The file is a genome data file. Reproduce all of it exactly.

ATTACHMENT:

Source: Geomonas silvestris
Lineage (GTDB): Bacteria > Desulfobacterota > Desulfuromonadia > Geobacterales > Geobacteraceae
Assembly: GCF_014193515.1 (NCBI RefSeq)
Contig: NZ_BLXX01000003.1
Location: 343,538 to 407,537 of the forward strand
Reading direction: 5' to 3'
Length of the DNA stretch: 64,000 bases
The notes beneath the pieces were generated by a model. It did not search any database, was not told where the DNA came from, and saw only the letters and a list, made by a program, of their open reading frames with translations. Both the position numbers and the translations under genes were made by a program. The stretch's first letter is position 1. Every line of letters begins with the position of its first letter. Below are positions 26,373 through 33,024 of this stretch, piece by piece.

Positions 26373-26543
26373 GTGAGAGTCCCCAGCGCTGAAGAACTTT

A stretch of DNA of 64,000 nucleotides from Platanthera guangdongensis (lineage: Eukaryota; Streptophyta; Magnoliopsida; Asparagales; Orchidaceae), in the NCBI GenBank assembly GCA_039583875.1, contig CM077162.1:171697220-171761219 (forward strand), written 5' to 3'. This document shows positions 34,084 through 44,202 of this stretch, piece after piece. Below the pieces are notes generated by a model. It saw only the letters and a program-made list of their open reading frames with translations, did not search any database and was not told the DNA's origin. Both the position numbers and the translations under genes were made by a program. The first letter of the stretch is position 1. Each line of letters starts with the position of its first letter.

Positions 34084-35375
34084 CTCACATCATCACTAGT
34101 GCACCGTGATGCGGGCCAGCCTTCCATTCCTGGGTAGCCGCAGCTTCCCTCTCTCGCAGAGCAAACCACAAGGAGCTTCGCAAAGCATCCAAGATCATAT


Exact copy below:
Source: Geomonas silvestris
Lineage (GTDB): Bacteria > Desulfobacterota > Desulfuromonadia > Geobacterales > Geobacteraceae
Assembly: GCF_014193515.1 (NCBI RefSeq)
Contig: NZ_BLXX01000003.1
Location: 343,538 to 407,537 of the forward strand
Reading direction: 5' to 3'
Length of the DNA stretch: 64,000 bases
The notes beneath the pieces were generated by a model. It did not search any database, was not told where the DNA came from, and saw only the letters and a list, made by a program, of their open reading frames with translations. Both the position numbers and the translations under genes were made by a program. The stretch's first letter is position 1. Every line of letters begins with the position of its first letter. Below are positions 26,373 through 33,024 of this stretch, piece by piece.

Positions 26373-26543
26373 GTGAGAGTCCCCAGCGCTGAAGAACTTT

A stretch of DNA of 64,000 nucleotides from Platanthera guangdongensis (lineage: Eukaryota; Streptophyta; Magnoliopsida; Asparagales; Orchidaceae), in the NCBI GenBank assembly GCA_039583875.1, contig CM077162.1:171697220-171761219 (forward strand), written 5' to 3'. This document shows positions 34,084 through 44,202 of this stretch, piece after piece. Below the pieces are notes generated by a model. It saw only the letters and a program-made list of their open reading frames with translations, did not search any database and was not told the DNA's origin. Both the position numbers and the translations under genes were made by a program. The first letter of the stretch is position 1. Each line of letters starts with the position of its first letter.

Positions 34084-35375
34084 CTCACATCATCACTAGT
34101 GCACCGTGATGCGGGCCAGCCTTCCATTCCTGGGTAGCCGCAGCTTCCCTCTCTCGCAGAGCAAACCACAAGGAGCTTCGCAAAGCATCCAAGATCATAT